International solidarity is also needed for a fair distribution of vaccines. In this area too, Europe can contribute by showing a new level of generosity.

Economic experts are warning us that long-term neglect of developing countries faced with the threat of the epidemic could lead to economic damage, with a fallout on the so-called rich countries. Solidarity is therefore necessary from every point of view.

 Pope Francis will be arriving on September 12 to celebrate the closing Mass. Which “words” do people expect from the Holy Father?

The Pope will surely speak about Christ’s presence in the Eucharist, the great Mystery that is central to our faith and to our lives.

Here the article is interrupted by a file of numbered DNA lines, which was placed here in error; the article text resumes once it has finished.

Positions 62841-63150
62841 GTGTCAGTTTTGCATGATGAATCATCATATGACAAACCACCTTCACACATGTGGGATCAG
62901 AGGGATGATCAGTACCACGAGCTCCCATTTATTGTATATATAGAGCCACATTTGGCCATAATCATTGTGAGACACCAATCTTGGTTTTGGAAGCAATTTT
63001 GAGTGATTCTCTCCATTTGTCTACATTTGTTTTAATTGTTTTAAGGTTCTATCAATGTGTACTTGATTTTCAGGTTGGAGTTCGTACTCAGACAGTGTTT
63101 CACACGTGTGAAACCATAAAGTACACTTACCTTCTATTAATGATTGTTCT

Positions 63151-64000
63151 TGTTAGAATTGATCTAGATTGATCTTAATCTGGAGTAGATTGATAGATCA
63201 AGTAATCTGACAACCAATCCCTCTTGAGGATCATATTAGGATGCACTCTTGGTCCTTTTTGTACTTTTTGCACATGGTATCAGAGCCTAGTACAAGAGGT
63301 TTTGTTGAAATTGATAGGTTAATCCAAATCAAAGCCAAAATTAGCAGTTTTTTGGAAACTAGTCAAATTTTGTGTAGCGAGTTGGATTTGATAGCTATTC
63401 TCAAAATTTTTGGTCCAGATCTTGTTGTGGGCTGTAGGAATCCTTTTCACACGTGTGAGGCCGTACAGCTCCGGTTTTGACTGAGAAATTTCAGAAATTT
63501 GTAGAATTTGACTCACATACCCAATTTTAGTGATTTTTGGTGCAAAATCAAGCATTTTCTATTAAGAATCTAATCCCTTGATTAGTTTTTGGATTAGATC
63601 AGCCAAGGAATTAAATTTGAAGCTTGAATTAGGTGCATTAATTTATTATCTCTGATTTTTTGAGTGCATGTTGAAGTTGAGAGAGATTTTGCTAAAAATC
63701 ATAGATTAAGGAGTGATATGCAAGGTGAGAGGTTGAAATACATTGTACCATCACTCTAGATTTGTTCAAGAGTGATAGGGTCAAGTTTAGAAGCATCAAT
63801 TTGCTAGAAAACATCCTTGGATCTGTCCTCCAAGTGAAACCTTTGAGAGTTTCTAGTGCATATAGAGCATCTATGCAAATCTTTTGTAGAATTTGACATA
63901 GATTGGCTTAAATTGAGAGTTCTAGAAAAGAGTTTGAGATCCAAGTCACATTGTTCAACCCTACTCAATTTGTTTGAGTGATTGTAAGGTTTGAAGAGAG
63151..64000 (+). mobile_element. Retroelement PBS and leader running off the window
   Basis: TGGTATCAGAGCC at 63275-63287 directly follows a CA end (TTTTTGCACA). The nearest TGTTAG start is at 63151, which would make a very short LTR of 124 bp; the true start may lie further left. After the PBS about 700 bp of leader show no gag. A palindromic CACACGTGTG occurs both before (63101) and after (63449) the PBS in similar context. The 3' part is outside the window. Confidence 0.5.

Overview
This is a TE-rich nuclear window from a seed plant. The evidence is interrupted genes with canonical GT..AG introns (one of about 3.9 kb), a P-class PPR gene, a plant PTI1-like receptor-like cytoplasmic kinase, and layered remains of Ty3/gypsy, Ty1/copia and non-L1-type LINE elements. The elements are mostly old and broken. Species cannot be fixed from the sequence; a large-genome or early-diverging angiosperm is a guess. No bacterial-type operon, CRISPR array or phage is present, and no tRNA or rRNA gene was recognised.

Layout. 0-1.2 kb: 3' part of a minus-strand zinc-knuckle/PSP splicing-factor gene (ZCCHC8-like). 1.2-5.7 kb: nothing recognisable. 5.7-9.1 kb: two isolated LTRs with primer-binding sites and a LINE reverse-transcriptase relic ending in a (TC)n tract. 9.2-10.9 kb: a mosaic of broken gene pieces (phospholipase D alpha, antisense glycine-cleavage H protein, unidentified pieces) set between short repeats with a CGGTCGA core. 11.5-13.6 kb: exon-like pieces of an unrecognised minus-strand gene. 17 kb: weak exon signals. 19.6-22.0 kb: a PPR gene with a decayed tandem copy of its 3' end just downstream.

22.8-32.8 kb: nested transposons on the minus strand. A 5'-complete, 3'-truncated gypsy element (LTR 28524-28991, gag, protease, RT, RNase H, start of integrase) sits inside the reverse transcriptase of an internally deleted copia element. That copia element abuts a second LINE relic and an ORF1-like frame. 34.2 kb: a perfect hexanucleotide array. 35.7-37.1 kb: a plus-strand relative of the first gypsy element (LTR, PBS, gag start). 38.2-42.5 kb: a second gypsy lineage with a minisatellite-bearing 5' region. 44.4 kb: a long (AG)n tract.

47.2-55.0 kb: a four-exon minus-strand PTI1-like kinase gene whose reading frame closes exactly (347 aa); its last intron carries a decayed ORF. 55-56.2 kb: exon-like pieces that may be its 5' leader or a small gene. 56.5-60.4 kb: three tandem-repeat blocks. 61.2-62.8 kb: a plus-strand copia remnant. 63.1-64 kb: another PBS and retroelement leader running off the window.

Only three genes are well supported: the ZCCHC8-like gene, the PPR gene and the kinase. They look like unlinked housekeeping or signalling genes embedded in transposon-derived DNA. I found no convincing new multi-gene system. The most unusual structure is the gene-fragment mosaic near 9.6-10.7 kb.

He will also mention the responsibility to work towards a rebirth of the Church and the willingness to establish forms of living fraternity, also in the light of the challenges mentioned earlier. I firmly believe that the Holy Father will bring immense encouragement.

But in a secularised world, which finds it hard to believe in God, how do we reach out to people’s hearts?

Everyone thirsts and yearns for an encounter with Jesus. It was evident even during the lockdown period, when no public liturgies could be celebrated.

Our rebirth can be fully accomplished in Jesus. Jesus is always young. It is He who makes us young, as communities, as Church. We should not be afraid if in some periods in history we might appear to be physically weak. We experienced extreme weakness in the former communist countries, but the grace of God brought us the possibility of rebirth. Hence there is always a possibility. But possibility demands responsibility. Let us then ask for the strength to respond to challenges.